California high court to decide if its bad law remains a dead letter


Last week, PLF, California Farm Bureau Federation, and the California Cattlemen’s Association applied to file an amicus curiae brief in the California Supreme Court case Scher v. Burke (S230104). Today, the Court granted our application and accepted our brief. In the brief, we argue that the California Supreme Court should reject arguments that the court should resuscitate California’s short-sighted doctrine of implied-in-law public dedication.

There is no public access to Martin's Beach in Unincorporated San Mateo County, Calif., photographed on Thursday, July 19, 2012. Vinod Khosla, a co-founder of Sun Microsystems and a green venture capitalist, bought the beach land in two lots in 2008 and has closed the public access to the beach. The San Mateo County chapter of Surfrider Foundation is holding a protest Saturday regarding the decision by the owner of Martin's Beach to deny access to the public. (John Green/Staff)

Under California’s now-defunct doctrine of implied-in-law public dedication, courts held, essentially, that if the general public uses private property for five years, the public gets a right to keep on using that property, forever. The problem with the doctrine is that it disregards whether the owner actually intends to permanently give up–or dedicate–his or her property to the public or, rather, merely intends to allow the public to use it with permission. By conclusively presuming that a landowner intends to permanently dedicate based only on the fact that the public has used the land for a period of five years, the doctrine disregards the landowner’s actual consent. And if the owner didn’t actually intend to give up the land, then what the doctrine actually accomplishes is the taking of private property for public use without compensation.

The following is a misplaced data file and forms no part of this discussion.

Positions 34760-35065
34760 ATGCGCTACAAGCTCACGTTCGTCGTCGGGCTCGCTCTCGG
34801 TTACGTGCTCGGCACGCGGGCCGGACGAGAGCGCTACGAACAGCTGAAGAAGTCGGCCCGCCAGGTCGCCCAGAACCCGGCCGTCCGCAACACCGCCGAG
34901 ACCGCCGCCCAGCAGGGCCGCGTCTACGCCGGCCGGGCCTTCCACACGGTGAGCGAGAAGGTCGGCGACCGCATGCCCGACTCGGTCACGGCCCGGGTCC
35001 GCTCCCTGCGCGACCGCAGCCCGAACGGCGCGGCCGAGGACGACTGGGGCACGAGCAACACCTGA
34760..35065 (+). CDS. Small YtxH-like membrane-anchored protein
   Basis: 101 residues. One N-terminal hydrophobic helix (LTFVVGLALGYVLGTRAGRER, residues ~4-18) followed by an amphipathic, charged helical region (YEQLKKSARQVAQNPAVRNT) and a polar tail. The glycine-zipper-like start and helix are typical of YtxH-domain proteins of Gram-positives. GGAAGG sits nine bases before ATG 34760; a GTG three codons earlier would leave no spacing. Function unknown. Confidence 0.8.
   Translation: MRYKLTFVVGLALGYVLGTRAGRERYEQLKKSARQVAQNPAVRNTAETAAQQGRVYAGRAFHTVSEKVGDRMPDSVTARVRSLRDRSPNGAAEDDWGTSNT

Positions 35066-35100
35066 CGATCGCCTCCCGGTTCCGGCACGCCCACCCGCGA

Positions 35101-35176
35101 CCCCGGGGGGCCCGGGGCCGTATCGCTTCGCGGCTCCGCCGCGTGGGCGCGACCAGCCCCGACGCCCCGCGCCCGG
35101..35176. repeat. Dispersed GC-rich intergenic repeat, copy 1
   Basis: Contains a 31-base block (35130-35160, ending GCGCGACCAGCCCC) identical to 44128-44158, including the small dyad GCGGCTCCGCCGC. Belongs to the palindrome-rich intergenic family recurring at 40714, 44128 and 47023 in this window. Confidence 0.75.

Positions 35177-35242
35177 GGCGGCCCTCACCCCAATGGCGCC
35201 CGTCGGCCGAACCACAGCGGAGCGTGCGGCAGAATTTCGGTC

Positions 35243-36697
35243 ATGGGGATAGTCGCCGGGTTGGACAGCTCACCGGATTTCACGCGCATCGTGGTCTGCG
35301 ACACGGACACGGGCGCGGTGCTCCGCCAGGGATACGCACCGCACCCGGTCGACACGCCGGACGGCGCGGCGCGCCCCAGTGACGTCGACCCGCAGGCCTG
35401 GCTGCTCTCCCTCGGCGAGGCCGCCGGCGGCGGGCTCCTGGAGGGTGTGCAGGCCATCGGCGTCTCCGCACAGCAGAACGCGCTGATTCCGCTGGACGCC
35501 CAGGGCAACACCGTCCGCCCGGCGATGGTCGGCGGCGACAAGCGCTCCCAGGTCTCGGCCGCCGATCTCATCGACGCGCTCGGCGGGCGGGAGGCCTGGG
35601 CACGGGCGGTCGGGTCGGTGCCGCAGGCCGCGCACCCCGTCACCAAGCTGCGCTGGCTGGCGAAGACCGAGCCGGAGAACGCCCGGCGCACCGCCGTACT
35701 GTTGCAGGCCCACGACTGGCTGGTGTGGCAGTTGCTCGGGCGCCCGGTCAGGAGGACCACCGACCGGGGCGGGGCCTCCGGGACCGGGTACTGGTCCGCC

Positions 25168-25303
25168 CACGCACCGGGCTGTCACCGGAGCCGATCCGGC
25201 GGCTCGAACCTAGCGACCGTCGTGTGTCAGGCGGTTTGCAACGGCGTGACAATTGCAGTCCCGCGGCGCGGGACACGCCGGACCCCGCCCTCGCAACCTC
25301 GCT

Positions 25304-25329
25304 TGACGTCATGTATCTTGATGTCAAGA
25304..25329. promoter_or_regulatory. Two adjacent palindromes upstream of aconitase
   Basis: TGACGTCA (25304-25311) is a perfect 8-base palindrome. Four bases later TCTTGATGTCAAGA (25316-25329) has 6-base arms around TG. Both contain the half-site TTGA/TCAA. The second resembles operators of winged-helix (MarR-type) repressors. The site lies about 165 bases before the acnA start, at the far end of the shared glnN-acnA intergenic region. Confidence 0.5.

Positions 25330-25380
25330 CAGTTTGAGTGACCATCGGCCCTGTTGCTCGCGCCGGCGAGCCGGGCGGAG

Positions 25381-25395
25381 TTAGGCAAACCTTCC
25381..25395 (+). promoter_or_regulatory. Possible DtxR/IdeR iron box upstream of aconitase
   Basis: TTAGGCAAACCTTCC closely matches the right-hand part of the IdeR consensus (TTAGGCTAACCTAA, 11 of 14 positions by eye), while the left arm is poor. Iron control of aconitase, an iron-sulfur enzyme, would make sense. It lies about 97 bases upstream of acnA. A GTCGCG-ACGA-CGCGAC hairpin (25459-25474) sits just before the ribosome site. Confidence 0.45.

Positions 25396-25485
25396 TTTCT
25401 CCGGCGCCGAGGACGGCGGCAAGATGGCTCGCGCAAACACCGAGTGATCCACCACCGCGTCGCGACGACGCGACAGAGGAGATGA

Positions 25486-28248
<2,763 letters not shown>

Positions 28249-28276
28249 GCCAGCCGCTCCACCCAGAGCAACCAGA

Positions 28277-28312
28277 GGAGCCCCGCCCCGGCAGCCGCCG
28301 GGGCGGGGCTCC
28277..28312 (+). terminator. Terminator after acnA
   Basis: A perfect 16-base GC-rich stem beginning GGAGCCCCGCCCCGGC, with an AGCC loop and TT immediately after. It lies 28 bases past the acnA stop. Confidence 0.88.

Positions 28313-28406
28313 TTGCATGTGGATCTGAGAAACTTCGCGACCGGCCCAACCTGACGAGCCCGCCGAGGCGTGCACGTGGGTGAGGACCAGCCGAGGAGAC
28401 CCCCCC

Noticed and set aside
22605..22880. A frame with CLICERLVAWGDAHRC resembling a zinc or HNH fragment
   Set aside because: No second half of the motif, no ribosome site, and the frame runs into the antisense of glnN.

When the California Supreme Court extended this doctrine to apply to shoreline property in the 1970 case Gion v. City of Santa Cruz, the shortsightedness of the doctrine became palpable immediately. The Gion court held that the need for public beach access was a policy consideration supporting its ruling, but as many had predicted would happen, coastal property owners immediately began shutting the public out from their shore-front property for fear that they would lose their land by continuing to allow public access. Seeing how counterproductive and destructive of property rights implied dedication doctrine had become, the California Legislature quickly passed California Civil Code § 1009, which superseded the doctrine’s calamitous effect.

Section 1009 requires actual written evidence of an owner’s consent before a dedication will be deemed effective: “no use of [real] property by the public after the effective date of this section shall ever ripen to confer upon the public or any governmental body or unit a vested right to continue to make such use permanently, in the absence of an express written irrevocable offer of dedication of such property to such use.”

While the statute uses clear and broad language, some California courts have adopted strained readings that would still allow implied dedication to arise from non-recreational public use. These decisions, like implied-in-law public dedication itself, are bad law and bad policy. The plaintiffs in the Scher v. Burke case are relying on that flawed reasoning in their current case before the California Supreme Court. Our brief urges the court to reject their claims, or landowners will once again be subjected to the threat of uncompensated takings and will have to shut out their neighbors with gates and fences just to keep their property rights secure.